Church People in the Struggle

Church People in the Struggle : The National Council of Churches and the Black Freedom Movement, 1950-1970

3.85 (7 ratings by Goodreads)
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In the 1960s, the mainstream Protestant churches responded to an urgent need by becoming deeply involved with the national black community in its struggle for racial justice. The National Council of Churches (NCC), as the principal ecumenical organization of the national Protestant religious establishment, initiated an active new role by establishing a Commission on Religion and Race in 1963. Focusing primarily on the efforts of the NCC, this is the first study by an historian to examine the relationship of the predominantly white, mainstream Protestant Churches to the Civil Rights movement. Drawing on hitherto little-used and unknown archival resources and extensive interviews with participants, Findlay documents the churches' committed involvement in the March on Washington in 1963, the massive lobbying effort to secure passage of the Civil Rights Act of 1964, their powerful support of the struggle to end legal segregation in Mississippi, and their efforts to respond to the Black Manifesto and the rise of black militancy before and during 1969. Findlay chronicles initial successes, then growing frustration as the events of the 1960s unfolded and the national liberal coalition, of which the churches were a part, disintegrated. While never losing sight of the central, indispensable role of the African-American community, Findlay's study for the first time makes clear the highly significant contribution made by liberal religious groups in the turbulent, exciting, moving, and historic decade of the 1960s.
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Product details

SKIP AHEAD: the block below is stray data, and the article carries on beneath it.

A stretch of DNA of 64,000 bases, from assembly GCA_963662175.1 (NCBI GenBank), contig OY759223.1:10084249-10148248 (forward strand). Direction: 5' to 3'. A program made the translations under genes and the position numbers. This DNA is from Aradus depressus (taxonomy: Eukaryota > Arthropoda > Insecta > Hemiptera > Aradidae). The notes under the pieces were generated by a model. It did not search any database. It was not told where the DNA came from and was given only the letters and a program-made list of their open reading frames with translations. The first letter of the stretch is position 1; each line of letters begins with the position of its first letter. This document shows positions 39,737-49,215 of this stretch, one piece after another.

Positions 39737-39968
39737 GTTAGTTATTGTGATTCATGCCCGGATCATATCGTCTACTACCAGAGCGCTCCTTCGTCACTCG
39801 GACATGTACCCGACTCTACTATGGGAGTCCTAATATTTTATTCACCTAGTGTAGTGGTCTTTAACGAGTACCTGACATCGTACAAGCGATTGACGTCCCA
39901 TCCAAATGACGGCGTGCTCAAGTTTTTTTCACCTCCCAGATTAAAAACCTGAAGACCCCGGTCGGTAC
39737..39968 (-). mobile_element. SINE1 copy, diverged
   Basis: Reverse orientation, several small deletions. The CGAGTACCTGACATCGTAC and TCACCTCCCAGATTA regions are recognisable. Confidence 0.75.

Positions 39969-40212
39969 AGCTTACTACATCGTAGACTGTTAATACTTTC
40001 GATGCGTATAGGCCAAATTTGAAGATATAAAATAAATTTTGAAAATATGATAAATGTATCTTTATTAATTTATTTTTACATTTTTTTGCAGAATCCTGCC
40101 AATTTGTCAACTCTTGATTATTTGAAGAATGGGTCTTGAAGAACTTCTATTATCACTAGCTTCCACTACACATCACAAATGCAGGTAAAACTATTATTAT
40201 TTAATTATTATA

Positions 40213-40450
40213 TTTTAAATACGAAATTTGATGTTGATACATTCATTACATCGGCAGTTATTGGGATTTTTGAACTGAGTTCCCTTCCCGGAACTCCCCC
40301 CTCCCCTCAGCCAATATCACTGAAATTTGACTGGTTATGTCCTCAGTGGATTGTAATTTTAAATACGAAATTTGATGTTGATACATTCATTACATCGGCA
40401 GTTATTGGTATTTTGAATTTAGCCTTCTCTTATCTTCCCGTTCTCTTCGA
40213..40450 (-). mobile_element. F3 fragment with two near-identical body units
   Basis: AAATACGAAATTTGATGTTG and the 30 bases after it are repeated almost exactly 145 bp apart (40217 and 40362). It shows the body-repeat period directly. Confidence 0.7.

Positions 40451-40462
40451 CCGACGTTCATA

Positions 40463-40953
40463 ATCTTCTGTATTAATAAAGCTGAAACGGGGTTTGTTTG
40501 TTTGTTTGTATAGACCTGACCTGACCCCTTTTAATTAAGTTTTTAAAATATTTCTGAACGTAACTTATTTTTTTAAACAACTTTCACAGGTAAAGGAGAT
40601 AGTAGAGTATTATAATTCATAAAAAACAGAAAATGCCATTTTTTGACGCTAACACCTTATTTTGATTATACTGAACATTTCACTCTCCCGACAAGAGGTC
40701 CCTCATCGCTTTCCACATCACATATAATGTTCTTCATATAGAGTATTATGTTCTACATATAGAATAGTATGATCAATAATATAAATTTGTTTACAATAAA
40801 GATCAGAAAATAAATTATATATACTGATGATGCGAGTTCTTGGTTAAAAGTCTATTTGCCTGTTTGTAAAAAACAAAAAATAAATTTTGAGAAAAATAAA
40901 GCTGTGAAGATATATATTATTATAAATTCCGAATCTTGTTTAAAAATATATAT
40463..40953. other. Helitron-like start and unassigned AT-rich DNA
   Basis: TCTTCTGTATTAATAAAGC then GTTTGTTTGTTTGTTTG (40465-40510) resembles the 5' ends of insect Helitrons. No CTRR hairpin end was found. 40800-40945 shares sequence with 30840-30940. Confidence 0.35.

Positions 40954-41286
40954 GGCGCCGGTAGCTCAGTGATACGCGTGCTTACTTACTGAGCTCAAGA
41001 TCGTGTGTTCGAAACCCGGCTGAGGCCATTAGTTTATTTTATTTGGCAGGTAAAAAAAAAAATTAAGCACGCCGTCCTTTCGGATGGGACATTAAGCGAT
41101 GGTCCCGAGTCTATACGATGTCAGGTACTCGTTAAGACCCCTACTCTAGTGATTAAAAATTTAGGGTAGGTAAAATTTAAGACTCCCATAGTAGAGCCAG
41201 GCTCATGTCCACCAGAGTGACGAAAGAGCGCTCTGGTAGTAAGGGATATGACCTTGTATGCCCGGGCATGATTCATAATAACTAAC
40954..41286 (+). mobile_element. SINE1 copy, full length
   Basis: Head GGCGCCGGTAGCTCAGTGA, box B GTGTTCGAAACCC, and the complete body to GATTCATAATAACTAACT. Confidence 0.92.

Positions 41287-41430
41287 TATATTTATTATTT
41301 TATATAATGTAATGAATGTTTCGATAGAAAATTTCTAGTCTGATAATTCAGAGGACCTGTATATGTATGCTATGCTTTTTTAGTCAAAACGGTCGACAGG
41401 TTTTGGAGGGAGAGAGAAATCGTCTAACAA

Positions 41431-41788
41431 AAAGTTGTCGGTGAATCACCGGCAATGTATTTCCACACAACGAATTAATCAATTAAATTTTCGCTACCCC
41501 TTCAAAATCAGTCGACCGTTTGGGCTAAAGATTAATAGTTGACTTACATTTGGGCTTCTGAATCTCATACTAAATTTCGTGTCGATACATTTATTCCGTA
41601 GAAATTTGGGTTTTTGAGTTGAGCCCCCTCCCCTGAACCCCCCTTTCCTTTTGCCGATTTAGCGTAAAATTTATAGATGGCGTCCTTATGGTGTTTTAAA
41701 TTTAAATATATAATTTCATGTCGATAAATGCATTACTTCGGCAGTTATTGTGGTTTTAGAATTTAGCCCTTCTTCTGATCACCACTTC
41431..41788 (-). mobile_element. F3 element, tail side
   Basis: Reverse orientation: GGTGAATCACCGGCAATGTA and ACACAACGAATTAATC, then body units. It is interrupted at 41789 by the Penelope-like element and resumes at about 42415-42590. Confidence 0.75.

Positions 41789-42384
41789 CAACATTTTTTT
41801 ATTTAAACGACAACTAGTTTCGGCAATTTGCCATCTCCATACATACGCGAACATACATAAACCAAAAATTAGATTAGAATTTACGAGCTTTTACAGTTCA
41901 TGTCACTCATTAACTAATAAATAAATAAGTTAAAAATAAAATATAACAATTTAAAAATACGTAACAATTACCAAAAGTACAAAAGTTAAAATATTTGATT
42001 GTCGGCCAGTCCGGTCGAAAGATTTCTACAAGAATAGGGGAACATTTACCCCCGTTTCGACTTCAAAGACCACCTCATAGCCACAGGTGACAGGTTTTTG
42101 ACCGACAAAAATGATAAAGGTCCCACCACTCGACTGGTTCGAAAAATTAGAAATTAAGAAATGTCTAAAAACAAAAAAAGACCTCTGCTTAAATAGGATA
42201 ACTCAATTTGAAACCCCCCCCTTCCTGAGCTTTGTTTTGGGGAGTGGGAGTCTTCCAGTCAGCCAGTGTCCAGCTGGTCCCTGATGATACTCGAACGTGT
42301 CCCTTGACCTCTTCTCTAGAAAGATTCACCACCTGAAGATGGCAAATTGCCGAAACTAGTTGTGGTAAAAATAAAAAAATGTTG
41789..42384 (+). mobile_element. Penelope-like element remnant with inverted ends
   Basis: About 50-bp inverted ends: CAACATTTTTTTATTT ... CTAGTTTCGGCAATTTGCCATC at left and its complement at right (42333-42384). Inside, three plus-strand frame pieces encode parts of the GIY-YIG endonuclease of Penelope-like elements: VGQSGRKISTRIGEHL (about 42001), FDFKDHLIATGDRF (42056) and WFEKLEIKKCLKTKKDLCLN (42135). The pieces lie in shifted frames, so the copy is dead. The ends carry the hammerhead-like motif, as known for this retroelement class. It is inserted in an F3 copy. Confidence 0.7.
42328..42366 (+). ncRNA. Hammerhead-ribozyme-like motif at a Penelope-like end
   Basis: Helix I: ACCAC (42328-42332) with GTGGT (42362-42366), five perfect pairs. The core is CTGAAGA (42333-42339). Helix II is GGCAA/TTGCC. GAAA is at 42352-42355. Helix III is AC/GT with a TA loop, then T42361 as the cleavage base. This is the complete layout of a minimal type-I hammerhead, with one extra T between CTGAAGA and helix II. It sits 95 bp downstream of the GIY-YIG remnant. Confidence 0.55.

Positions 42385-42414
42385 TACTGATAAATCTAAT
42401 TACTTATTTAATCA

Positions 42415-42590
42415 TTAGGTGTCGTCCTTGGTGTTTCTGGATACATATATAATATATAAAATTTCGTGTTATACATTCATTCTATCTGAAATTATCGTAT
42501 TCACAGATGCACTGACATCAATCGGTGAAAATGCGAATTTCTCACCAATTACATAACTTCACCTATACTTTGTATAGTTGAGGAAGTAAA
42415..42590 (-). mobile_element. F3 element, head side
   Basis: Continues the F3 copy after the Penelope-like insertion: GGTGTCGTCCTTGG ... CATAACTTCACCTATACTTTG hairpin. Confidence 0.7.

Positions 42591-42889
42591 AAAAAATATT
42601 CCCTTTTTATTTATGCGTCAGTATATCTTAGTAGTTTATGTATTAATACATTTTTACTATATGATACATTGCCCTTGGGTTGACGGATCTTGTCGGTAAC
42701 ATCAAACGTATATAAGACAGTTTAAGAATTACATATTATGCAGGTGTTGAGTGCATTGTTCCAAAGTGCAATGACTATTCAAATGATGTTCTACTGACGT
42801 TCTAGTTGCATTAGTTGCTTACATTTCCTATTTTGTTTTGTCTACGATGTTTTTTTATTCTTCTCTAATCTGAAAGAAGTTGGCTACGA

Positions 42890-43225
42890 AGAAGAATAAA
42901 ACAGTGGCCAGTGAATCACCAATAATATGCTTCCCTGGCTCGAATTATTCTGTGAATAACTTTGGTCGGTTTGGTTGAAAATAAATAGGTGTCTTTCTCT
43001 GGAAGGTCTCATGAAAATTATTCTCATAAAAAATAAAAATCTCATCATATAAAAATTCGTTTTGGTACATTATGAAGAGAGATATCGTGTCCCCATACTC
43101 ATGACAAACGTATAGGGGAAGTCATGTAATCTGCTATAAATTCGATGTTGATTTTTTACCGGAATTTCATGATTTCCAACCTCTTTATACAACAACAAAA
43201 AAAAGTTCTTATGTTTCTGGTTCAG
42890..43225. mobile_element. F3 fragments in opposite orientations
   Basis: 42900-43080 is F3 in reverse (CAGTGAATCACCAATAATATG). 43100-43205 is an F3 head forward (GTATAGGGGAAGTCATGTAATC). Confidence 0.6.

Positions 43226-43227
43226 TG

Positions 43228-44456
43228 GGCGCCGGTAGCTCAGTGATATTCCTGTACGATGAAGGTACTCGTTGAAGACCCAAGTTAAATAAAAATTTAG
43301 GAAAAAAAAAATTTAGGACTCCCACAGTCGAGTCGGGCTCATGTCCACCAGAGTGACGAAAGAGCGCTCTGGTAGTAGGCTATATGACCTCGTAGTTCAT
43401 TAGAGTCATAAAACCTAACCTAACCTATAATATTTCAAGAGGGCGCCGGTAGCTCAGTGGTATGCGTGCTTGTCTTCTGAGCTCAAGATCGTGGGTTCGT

• Paperback | 268 pages
  • 156.5 x 233.4 x 19.6mm | 442.91g
  • Oxford University Press Inc
  • New York, United States
  • English
  • Reprint
  • 019511812X
  • 9780195118124
  • 1,755,595

Review quote

an academic historian's objective and meticulously assembled account of the NCC's role in the struggle for racial justice throughout the 50s and 60s...this is the definitive account of the evolving relationship of the predominantly white, mainstream Protestant Churches to the Civil Rights movement. * Theological Book Review Vol 7 no 2 * 'a major contribution ... a fascinating and at times painful story which provides an indispensable context for understanding the place of the American church today in racial issues ... Professional historians will find much of use in the text and notes, but Findlay's thorough documentation in no way impedes the general reader's progress ... for those interested in black theology, Findlay's historical account is indispensable. Church People in the Struggle
will engage anyone concerned with American church history or the more general question of how the church is to be related to the world.'
Reviews in Religion and Theology, August 1994 From the cloth edition; `Truly a pathbreaking manuscript, the work of painstaking and meticulous research ... a tour de force in academic detective work.'Leonard Sweet, President, United Theological Seminary
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7 ratings
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